Iron and Steel Production: Advances in iron and steel production techniques, like the Bessemer process, led to the mass production of strong and durable materials. This was crucial for building machines, railways, and bridges. Communities were connected faster and buildings were built stronger with this advancement in metallurgy. Many of the structures made during this era still stand today.

Railways: The development of railways enabled faster and more reliable transportation of goods and people. Commerce immensely benefited from this development. This also facilitated the migration that followed the industrialization of many cities at the time. This made it easier to move raw materials to factories and finished products to markets.

A railway system in the industrial age with a factory cooling tower in the background

Telegraph: The telegraph allowed for long-distance communication using electrical signals. It improved coordination in industries and made it possible to transmit information quickly across great distances. This tech changed the way the following war was fought. Messages that used to take days to deliver was now accessible in record speed.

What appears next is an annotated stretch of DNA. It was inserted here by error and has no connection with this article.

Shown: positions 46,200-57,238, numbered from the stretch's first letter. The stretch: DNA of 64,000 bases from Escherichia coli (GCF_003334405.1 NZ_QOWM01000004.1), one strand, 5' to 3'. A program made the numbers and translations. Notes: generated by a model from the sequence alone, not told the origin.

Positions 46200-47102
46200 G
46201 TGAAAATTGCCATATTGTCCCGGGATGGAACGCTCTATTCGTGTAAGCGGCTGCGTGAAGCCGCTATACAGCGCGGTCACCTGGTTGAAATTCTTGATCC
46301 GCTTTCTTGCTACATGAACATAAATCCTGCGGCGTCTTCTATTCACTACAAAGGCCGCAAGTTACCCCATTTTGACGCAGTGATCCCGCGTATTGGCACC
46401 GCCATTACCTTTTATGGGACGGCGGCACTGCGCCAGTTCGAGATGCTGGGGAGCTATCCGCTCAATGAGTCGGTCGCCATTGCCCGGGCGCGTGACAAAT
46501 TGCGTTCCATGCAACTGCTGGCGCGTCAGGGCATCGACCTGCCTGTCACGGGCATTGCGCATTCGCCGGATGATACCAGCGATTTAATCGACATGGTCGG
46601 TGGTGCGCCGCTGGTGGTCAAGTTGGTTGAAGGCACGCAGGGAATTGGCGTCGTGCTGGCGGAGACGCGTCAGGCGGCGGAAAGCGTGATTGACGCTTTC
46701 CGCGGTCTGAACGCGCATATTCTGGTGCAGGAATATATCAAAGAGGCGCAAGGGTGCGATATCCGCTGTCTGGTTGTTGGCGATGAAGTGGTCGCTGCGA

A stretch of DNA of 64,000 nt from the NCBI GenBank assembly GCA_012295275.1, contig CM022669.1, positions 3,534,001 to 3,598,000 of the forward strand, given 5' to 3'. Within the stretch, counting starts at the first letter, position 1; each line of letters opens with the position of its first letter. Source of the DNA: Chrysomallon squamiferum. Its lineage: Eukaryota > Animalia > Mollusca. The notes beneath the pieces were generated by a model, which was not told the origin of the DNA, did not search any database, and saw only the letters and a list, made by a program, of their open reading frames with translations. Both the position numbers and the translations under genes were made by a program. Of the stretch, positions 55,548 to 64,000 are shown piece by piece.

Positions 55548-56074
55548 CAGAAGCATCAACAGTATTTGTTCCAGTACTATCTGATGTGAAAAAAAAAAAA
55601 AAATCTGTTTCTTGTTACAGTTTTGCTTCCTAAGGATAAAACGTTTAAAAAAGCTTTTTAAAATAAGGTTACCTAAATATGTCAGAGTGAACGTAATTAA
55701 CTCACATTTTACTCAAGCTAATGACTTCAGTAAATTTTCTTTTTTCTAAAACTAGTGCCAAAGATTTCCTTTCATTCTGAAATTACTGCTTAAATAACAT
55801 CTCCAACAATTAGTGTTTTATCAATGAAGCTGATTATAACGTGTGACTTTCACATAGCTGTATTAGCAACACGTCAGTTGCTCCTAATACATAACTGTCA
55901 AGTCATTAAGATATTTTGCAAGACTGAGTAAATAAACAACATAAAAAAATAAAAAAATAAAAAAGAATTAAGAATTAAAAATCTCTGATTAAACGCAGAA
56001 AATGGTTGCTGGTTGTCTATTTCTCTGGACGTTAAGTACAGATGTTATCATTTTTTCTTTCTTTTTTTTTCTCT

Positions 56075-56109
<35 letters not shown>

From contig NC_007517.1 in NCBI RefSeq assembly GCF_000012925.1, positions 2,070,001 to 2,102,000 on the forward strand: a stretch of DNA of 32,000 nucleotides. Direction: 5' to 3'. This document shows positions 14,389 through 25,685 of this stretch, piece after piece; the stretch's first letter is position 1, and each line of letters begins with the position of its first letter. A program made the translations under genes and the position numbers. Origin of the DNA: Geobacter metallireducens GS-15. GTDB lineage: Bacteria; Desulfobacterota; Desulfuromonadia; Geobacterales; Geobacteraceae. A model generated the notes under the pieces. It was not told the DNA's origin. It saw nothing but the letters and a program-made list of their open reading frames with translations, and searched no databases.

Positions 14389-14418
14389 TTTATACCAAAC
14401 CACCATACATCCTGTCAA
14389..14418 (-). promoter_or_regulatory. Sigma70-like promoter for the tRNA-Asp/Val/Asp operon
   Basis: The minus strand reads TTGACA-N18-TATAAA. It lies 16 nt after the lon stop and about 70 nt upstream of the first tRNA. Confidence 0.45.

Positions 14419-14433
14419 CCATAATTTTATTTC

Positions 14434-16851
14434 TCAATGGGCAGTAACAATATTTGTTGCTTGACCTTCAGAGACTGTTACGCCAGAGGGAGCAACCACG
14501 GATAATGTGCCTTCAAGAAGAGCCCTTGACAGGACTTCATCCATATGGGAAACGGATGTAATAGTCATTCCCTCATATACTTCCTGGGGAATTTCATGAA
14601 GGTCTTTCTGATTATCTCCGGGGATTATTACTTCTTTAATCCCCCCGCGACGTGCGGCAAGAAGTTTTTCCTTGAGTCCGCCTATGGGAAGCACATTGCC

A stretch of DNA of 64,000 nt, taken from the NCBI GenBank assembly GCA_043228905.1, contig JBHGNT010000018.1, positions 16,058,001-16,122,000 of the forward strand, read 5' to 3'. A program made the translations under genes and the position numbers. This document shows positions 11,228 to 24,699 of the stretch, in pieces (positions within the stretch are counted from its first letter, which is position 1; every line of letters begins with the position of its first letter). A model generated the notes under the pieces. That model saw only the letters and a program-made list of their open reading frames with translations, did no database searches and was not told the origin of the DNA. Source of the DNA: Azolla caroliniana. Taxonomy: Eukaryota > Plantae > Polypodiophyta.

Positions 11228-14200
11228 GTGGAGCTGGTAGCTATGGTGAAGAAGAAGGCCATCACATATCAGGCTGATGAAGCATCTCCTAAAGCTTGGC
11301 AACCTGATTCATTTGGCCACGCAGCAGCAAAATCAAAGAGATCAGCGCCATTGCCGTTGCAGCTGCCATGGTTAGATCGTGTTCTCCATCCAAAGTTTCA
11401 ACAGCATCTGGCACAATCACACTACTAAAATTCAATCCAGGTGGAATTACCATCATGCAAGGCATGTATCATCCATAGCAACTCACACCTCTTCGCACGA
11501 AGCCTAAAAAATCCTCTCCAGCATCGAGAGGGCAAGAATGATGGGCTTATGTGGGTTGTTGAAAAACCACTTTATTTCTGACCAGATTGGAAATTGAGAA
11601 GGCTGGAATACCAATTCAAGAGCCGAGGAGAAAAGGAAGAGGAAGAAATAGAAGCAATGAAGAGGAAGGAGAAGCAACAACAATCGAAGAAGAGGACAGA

Coal and Steam Power: The widespread use of coal as a fuel source, especially for steam engines, provided the energy needed to power factories, ships, and trains. Steam power was initially used to draw water out of coal mines but it eventually became useful for many other operations as well, making it the literal “fuel” to the innovations of the time.

Mechanical Looms: These automated the weaving process, making cloth production much faster and more consistent. It reduced the reliance on skilled labor for weaving.

An old but functional mechanical loom in a textile factory

Interchangeable Parts: This concept allowed for the mass production of standardized parts that could be easily replaced, leading to more efficient and cost-effective manufacturing processes. Nuts and bolts or machines were made in standard size graduations making it easier to assemble and repair units necessary in the production lines.

Factories: The development of factories brought together large numbers of workers and machines under one roof. This concentration of resources and labor allowed for greater production and efficiency. Human resource shifted from skilled labor to machine operation.

Building Cities

This era totally shifted the way folks lived and how businesses were run. You could even say that the factory systems developed during the Industrial Revolution played a big role in shaping capitalism and the cities we have today, as well as the lifestyle shift that came along with it.